During his days as a defensive tackle for the Panthers in the early 2000s, coaches and teammates advised Ron Idoko to wear Pitt athletics gear, even off the field. For Idoko, a six-foot-three Nigerian American, not wearing the gear could make him a potential target of discrimination.
Now, as a diversity and multicultural program manager at the University of Pittsburgh, Idoko is sharing his perspective with others as part of a new series called Developing Diversity Consciousness to Foster Anti-racist Practices, Cultures and Communities. The virtual program challenges staff, faculty and students to engage with moments of complex truth-telling about racism, which Idoko says can be empowering, eye opening and discomforting.
Most people do not experience a formal education on racism, much less anti-racism, he says, so the series is designed to offer participants tools to gain competence in leading difficult and necessary conversations in dismantling systematic racism.
Participants will spend seven two-hour sessions exploring and engaging in six key areas of diversity consciousness development to expand their capacity to seek and consider different perspectives; promote personal growth and empowerment; enhance cultural competence and cultural humility; and ultimately embody the mindset to foster anti-racist practices, cultures and communities. While the Office for Equity, Diversity, and Inclusion (OEDI) offered the program to individual units before, this is the first time it has made the minicourse open to all faculty, students and staff through the Canvas learning management system.
The series begins March 30 and runs through May 11. The deadline to register is March 29 and space is limited, but the series will be offered again in this summer.
A response to demand
Though Pitt has offered professional development and other courses on diversity and inclusion for several years, interest in anti-racism education on campus surged following the Black Lives Matter protests of 2020 and death of George Floyd, Idoko said. In response, the Office for Equity, Diversity, and Inclusion developed the new diversity consciousness series.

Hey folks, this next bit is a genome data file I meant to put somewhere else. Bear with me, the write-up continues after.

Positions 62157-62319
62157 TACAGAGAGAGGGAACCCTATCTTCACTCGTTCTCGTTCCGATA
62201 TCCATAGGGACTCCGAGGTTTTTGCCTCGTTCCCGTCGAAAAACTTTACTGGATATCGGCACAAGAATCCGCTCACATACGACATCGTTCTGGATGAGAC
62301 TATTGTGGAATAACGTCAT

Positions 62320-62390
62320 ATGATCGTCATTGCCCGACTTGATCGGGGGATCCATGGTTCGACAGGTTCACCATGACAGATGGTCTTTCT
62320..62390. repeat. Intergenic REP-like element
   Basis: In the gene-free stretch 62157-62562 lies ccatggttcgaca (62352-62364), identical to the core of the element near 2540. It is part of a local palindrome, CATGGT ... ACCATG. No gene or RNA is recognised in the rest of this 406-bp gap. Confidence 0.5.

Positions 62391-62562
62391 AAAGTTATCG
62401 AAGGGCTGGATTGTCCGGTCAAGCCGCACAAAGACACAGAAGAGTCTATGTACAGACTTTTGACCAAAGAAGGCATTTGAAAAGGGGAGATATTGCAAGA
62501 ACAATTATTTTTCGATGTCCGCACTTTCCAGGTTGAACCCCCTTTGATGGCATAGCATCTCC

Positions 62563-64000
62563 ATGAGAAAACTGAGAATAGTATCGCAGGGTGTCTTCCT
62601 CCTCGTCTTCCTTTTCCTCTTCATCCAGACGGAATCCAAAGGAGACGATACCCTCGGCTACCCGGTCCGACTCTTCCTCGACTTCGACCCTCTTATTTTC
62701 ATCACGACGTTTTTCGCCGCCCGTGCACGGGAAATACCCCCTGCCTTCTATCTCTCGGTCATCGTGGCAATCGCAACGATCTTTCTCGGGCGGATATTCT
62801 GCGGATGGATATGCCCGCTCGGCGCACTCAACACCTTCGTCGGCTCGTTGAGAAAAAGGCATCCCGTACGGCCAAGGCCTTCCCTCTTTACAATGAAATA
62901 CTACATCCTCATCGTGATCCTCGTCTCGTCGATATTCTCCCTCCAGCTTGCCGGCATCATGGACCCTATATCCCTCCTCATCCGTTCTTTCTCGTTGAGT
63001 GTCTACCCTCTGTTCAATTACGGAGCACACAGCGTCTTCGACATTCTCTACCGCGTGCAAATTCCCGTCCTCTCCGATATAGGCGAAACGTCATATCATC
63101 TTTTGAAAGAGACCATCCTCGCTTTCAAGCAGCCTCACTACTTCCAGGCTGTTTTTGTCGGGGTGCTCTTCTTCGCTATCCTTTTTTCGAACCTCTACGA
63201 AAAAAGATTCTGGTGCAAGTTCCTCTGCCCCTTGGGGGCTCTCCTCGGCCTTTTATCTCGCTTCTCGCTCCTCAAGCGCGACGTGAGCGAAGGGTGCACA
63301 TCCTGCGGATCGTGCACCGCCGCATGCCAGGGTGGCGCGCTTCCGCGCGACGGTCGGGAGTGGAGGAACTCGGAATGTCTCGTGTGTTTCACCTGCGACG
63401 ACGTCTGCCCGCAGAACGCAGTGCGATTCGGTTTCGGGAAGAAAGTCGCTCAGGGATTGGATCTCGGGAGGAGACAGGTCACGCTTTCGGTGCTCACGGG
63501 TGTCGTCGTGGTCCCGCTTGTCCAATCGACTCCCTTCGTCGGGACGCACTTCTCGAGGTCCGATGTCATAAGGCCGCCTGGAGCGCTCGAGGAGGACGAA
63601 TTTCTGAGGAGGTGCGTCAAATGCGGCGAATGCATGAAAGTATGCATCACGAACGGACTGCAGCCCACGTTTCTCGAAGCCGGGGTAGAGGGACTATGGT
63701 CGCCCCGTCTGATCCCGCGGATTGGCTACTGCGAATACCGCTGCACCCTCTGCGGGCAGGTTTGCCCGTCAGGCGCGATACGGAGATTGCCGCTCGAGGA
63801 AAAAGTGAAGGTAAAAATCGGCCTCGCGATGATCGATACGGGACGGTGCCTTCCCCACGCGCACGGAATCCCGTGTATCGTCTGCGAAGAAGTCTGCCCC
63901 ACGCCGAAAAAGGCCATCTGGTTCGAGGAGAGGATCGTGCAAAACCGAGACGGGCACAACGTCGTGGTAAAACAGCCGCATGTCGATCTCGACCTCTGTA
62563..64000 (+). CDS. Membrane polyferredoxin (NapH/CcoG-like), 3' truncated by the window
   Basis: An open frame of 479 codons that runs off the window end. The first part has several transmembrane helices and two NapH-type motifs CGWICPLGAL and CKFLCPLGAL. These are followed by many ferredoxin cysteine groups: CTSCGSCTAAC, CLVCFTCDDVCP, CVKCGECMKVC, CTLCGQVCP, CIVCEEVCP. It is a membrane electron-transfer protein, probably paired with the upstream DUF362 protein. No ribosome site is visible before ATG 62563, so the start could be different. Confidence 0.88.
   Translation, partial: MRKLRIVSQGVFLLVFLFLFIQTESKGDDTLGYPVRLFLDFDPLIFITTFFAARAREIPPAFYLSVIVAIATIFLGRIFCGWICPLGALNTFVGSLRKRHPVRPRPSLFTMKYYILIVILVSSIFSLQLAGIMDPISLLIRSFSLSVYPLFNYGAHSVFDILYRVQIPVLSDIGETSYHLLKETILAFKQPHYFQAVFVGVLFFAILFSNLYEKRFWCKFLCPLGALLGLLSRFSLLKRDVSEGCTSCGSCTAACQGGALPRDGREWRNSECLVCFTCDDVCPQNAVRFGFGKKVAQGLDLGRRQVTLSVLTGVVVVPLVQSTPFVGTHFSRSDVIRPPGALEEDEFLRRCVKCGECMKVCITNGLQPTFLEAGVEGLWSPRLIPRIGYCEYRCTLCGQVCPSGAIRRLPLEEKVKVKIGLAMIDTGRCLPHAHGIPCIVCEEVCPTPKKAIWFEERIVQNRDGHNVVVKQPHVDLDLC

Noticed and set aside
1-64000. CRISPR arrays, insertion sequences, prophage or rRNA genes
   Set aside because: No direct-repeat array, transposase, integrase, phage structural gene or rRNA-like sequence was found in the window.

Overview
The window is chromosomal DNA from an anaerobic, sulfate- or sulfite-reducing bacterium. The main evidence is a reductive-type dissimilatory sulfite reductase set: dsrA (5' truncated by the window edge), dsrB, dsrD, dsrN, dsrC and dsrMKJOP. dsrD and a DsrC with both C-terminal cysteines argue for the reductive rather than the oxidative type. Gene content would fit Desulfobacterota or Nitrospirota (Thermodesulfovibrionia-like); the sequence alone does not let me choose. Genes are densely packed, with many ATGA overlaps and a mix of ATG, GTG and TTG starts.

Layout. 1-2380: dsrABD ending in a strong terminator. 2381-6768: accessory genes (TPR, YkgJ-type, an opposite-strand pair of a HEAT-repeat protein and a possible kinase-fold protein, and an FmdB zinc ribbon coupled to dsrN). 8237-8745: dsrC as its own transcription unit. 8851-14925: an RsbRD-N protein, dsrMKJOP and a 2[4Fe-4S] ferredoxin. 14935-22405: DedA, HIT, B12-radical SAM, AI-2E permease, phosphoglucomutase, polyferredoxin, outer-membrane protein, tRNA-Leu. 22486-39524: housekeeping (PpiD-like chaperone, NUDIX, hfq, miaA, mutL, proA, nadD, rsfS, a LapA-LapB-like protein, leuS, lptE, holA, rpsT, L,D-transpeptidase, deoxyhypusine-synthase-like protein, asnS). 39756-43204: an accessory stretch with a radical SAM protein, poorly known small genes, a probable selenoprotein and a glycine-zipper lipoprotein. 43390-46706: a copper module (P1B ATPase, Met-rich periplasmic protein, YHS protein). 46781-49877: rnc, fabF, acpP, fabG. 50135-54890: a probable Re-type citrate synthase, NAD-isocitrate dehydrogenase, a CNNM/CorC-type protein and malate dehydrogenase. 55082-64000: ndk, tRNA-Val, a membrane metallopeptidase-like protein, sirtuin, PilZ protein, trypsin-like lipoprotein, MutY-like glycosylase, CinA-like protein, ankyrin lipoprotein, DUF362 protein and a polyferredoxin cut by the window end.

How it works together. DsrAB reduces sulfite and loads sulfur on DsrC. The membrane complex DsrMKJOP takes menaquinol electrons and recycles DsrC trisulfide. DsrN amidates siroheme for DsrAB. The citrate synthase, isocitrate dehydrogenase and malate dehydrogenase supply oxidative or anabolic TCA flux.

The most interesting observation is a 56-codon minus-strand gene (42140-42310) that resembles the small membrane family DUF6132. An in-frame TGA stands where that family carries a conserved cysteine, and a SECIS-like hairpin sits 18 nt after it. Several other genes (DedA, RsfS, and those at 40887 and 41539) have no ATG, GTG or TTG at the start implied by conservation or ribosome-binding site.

“I have found myself to be more comfortable discussing the uncomfortable,” said Dominic Hendrickson, a graduate student in biomedical science who participated in a preview version of the program. “Although I have always been motivated to fight against racism, I know this training has gifted the confidence and tools to successfully do so,” he said.
Small group interactions and a cohort model encourage both vulnerability and confidence among participants.
According to Fumi Kimura, associate athletic director for culture, diversity and engagement for the Department of Athletics, small group dialogue was a key benefit for athletics staff who participated in the series.
“There are definitely moments of uncomfortableness. There is probably going to be some guilt and some realizations that we are unaware of inequities in our society,” Kimura said. “That came out for all of us. It brought us closer as a group.”
Since the training, the Department of Athletics began offering a monthly group dialogue on topics of equity, diversity and inclusion.
University Library System (ULS) staff and faculty were also among the first units to participate in the Diversity Consciousness program. In addition, they have partnered with OEDI to make the resources from the series available through its Diversity Consciousness LibGuide.
For ULS staff members Marc Ross and Luke Ferdinand understanding key terminology and breaking down barriers to communication about racism were important takeaways.
“For me, it was the idea that your empathy really doesn’t actually make you an ally,” Ferdinand said. “It’s your actions that really matter and how you can affect change at the University, in our community, and beyond.”
Diversity consciousness will also be the topic of a pre-conference institute to be held in the days leading up to the virtual Diversity Forum 2021, which is planned for July 26-29, 2021.